Contact 1-800-222-1222 (the American Association of Poison Control Centers), your local poison control center, or emergency room immediately. Symptoms may include decreased urination; irregular heartbeat; mental or mood changes; muscle cramps; numbness or tingling (especially around the mouth).
Proper storage of Zofrex:
Zofrex is usually handled and stored by a health care provider. If you are using Zofrex at home, store Zofrex as directed by your pharmacist or health care provider. Keep Zofrex out of the reach of children and away from pets.
Overdose of Zofrex in details
When a dose is taken in higher dose than the recommended doses, it is called Overdose. Overdose always needs a clinical supervision. Any medicine or drug when consumed in Overdose produces untoward side effects on one or various organs in the body. A medicine is excreted in the kidney or metabolized in the liver most of the times. This process goes without any hurdles when taken in normal dose, but when taken in an overdose, the body is not able to metabolize it or send it out properly which causes the effects of anoverdose.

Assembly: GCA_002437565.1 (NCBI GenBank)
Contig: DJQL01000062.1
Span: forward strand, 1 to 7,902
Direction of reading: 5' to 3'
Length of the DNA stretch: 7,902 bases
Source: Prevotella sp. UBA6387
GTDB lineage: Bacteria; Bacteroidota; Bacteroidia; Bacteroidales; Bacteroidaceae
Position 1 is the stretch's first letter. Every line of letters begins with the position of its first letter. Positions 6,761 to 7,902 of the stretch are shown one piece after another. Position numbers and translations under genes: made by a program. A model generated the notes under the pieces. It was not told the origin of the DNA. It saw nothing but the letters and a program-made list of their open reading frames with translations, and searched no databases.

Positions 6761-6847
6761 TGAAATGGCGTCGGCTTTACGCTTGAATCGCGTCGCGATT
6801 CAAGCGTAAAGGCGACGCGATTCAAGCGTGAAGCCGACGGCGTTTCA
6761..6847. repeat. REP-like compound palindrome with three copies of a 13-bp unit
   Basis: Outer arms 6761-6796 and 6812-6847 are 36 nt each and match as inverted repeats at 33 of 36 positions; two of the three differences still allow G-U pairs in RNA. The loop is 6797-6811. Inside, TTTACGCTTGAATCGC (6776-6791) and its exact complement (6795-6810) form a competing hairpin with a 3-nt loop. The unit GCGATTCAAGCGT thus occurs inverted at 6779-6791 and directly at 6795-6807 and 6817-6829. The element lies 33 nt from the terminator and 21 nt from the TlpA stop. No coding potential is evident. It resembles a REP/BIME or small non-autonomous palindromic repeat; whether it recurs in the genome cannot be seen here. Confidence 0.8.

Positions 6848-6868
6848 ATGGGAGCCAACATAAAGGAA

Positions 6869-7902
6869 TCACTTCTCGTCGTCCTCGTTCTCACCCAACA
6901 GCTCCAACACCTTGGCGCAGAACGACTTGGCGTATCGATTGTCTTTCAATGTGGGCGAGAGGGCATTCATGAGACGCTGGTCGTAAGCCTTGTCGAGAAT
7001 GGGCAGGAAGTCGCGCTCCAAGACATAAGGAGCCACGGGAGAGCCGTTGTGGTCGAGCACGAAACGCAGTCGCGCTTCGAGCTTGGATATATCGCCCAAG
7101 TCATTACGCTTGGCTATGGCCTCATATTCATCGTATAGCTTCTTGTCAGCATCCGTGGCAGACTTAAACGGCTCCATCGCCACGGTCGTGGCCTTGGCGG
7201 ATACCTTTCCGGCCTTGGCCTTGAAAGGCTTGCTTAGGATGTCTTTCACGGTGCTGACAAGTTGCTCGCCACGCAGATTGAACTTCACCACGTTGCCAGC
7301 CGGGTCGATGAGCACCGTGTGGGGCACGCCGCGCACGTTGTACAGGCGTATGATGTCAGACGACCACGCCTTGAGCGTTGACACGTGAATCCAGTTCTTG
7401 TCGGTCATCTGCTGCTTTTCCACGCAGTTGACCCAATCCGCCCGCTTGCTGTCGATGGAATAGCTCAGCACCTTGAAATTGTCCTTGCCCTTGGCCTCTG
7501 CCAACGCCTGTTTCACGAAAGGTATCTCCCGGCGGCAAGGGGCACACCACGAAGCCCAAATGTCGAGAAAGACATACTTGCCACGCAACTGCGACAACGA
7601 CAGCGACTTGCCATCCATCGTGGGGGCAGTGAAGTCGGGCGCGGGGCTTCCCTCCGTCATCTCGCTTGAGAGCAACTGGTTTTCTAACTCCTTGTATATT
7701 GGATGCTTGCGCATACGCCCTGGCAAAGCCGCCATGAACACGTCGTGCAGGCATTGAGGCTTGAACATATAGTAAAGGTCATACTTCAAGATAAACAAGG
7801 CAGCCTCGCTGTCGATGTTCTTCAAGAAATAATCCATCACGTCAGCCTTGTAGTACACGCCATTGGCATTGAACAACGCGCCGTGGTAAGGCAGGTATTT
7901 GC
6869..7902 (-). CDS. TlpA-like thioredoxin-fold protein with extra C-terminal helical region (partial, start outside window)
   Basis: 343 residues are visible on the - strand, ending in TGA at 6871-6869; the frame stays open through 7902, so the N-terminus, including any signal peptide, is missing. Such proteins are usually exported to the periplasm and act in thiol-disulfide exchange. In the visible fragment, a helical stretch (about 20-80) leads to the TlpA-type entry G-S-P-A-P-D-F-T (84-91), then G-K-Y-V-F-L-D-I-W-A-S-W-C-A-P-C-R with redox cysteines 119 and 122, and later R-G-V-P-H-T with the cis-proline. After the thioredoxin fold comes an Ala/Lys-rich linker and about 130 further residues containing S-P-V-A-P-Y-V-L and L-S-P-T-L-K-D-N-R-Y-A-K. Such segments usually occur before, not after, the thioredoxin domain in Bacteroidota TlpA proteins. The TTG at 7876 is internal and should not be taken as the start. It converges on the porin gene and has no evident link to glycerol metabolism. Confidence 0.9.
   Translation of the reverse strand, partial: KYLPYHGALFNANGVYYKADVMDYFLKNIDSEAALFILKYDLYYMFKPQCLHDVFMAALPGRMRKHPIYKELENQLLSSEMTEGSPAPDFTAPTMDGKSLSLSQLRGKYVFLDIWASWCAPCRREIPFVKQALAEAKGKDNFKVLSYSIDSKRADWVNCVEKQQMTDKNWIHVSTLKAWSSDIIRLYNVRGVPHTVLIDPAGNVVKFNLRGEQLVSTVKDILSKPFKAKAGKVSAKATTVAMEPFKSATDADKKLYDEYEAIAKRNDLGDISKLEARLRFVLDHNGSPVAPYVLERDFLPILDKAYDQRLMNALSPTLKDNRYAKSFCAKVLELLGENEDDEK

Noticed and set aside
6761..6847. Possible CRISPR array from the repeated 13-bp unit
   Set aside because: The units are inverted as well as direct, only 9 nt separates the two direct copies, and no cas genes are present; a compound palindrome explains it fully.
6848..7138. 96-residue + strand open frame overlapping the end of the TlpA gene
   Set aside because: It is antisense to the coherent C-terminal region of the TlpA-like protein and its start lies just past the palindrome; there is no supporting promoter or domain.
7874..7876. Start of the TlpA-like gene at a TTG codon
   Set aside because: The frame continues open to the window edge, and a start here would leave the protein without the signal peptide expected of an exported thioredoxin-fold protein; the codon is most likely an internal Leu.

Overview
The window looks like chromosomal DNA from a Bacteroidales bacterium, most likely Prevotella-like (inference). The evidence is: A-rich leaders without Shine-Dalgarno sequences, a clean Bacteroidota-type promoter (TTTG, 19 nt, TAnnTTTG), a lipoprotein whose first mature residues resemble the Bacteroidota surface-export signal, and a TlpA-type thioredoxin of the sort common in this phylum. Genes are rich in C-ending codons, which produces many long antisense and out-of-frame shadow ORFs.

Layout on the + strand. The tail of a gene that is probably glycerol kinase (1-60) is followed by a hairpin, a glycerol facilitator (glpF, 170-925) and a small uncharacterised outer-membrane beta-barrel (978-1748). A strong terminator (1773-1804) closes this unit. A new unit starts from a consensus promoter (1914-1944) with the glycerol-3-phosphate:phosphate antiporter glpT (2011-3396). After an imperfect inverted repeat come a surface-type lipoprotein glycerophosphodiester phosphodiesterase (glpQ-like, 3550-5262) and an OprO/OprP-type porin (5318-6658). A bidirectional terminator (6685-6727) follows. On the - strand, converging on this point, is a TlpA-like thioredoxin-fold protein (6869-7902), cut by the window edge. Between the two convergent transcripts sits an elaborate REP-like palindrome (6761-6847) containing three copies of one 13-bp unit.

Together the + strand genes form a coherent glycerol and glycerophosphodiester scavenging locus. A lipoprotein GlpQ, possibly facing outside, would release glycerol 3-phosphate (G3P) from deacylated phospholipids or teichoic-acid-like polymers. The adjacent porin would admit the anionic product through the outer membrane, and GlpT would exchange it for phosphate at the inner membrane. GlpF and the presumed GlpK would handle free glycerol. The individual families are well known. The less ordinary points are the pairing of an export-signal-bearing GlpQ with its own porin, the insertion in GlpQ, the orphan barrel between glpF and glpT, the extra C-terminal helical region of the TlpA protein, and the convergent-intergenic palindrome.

Clinical experience with acute overdosage of Zofrex injection is limited. Two patients received Zofrex injection 32 mg over 5 minutes in clinical trials. Neither patient experienced any clinical or laboratory toxicity. Overdosage may cause clinically significant hypocalcemia, hypophosphatemia, and hypomagnesemia. Clinically relevant reductions in serum levels of calcium, phosphorus, and magnesium should be corrected by intravenous administration of calcium gluconate, potassium or sodium phosphate, and magnesium sulfate, respectively.